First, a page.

22. 22.
    W. Schmickler, Chem. Phys. Lett. 237: 152 (1995). Electron-transfer and ion-transfer reactions at electrodes distinguished.CrossRefGoogle Scholar
  23. 23.
    J. B. Strauss, A. Calhoun, and G. Voth, J. Chem. Phys. 65: 529 (1995). Molecular dynamic (MD) simulation of charge transfer at the interface.Google Scholar
  24. 24.
    Z. Nagy, J. P. Bleaudeau, N. C. Hung, L. A. Curtiss, and D. J. Zurewski, J. Electrochem. Soc. 142: 1887 (1995).Google Scholar
  25. 25.
    W. Schmickler, Interfacial Electrochemistry, Oxford University Press, Oxford (1996). A 284-page encapsulation of selected elements of the theory assuming harmonic oscillators.Google Scholar
  26. 26.
    A. Calhoun and G. Voth, J. Phys. Chem. 140: 10746 (1996). Molecular dynamic simulation in redox reactions.Google Scholar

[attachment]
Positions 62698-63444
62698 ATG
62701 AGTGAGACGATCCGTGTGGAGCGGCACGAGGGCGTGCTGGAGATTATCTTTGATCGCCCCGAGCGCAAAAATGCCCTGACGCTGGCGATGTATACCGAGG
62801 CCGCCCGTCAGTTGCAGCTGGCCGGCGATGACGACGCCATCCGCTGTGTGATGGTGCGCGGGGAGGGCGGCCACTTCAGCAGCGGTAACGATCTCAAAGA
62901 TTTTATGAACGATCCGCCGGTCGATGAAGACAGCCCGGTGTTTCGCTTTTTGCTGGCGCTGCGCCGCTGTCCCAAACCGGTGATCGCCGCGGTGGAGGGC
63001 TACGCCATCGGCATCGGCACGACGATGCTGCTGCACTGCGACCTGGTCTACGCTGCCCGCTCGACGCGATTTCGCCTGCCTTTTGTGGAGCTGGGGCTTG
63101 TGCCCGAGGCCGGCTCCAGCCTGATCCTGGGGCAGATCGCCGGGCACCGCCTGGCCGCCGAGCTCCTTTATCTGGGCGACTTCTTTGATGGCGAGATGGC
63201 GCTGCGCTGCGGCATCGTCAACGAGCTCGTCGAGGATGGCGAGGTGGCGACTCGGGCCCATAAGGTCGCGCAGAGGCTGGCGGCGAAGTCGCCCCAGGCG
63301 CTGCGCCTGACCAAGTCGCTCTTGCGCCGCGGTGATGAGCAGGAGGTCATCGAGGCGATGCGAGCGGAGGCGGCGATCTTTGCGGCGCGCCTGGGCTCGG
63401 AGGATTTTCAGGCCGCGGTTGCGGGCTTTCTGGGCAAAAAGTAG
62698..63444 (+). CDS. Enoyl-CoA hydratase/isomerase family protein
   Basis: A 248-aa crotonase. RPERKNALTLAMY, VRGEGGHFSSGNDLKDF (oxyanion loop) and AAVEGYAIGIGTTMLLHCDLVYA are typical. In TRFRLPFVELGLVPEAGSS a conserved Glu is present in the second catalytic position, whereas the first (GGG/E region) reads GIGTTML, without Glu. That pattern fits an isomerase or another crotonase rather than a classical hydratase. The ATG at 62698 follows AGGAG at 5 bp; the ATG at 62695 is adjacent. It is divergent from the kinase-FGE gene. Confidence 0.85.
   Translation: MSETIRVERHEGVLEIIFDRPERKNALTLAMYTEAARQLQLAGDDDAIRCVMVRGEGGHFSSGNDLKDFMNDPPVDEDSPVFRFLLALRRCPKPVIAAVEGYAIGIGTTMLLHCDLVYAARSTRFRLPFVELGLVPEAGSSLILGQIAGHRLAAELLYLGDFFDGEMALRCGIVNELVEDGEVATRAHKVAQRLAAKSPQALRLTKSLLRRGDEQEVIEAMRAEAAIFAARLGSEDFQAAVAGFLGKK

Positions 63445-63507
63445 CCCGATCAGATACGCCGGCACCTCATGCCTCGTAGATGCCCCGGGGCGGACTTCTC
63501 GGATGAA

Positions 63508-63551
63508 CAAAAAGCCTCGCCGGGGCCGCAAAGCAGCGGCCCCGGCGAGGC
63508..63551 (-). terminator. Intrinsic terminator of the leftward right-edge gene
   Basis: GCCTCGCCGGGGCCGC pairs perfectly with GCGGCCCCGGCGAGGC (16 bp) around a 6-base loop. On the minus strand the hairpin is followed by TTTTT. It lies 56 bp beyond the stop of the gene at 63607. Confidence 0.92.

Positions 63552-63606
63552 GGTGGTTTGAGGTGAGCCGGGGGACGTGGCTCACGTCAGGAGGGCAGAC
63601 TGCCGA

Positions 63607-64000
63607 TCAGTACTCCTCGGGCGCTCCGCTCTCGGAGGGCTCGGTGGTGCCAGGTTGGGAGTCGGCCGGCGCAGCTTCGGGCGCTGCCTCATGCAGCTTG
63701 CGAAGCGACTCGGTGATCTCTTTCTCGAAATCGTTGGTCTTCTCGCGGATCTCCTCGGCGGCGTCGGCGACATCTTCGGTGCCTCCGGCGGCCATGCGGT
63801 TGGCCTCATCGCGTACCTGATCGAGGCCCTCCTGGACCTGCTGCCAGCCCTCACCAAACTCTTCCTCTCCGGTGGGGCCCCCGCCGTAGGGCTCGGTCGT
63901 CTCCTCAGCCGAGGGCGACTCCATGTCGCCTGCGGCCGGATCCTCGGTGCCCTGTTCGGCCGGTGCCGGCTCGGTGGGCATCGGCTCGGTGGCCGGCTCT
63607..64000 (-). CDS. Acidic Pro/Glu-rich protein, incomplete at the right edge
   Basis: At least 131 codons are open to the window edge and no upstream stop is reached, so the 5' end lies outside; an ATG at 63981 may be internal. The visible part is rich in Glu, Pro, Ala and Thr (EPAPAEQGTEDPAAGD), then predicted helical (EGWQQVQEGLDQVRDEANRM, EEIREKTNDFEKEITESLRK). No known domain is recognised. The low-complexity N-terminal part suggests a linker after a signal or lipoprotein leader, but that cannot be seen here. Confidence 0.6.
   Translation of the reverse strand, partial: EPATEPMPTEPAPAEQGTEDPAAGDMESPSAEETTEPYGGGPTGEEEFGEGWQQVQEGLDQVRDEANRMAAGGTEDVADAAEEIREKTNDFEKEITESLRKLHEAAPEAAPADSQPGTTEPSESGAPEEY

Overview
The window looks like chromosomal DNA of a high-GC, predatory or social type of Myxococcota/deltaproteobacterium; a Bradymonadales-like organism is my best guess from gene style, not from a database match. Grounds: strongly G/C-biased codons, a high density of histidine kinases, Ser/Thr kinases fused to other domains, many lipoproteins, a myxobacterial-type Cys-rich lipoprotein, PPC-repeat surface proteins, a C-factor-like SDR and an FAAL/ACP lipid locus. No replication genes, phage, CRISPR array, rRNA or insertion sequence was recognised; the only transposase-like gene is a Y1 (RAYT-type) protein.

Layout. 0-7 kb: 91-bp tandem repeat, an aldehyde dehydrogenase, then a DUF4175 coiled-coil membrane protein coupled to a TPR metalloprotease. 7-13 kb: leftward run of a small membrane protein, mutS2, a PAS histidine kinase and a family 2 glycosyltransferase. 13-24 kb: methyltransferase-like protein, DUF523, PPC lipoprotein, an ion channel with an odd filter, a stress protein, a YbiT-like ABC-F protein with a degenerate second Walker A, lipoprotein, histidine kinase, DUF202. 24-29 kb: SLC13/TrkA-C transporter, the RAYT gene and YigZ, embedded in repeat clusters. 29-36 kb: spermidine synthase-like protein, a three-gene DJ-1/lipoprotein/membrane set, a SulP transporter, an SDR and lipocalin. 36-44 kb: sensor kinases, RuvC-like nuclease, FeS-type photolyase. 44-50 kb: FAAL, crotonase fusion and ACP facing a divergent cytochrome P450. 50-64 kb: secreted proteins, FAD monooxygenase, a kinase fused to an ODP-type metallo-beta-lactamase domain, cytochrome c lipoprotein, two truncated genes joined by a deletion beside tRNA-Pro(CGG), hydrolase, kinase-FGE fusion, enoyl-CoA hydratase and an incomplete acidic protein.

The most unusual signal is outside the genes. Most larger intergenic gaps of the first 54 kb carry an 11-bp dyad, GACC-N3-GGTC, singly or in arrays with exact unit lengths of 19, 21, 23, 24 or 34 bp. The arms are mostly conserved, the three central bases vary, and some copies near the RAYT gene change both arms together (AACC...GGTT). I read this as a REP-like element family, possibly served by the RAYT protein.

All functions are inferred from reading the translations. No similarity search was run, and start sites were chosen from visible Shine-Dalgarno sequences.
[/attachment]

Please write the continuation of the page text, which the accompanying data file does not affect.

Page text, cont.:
27. 27.
    E. Benjamin, in Modern Aspects of Electrochemistry, R. H. White, B. E. Conway, and J. O’M. Bockris, eds., Vol. 31, Ch. 3, Plenum, New York (1997). Molecular dynamic simulation in interfacial electrochemistry.Google Scholar
  28. 28.
    S. U. M. Khan, in Modern Aspects of Electrochemistry, R. H. White, B. E. Conway, and J. O’M. Bockris, eds., Vol. 31, Ch. 2, Plenum, New York (1997). Quantum mechanical contributions to electrode kinetics.Google Scholar
  29. 29.
    J. O’M. Bockris and R. Sidik, J. Electroanal. Chem. 448(2): 189 (1998). A semiquantitative quantum theory of the oxygen reduction reaction.Google Scholar

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© Kluwer Academic Publishers 2002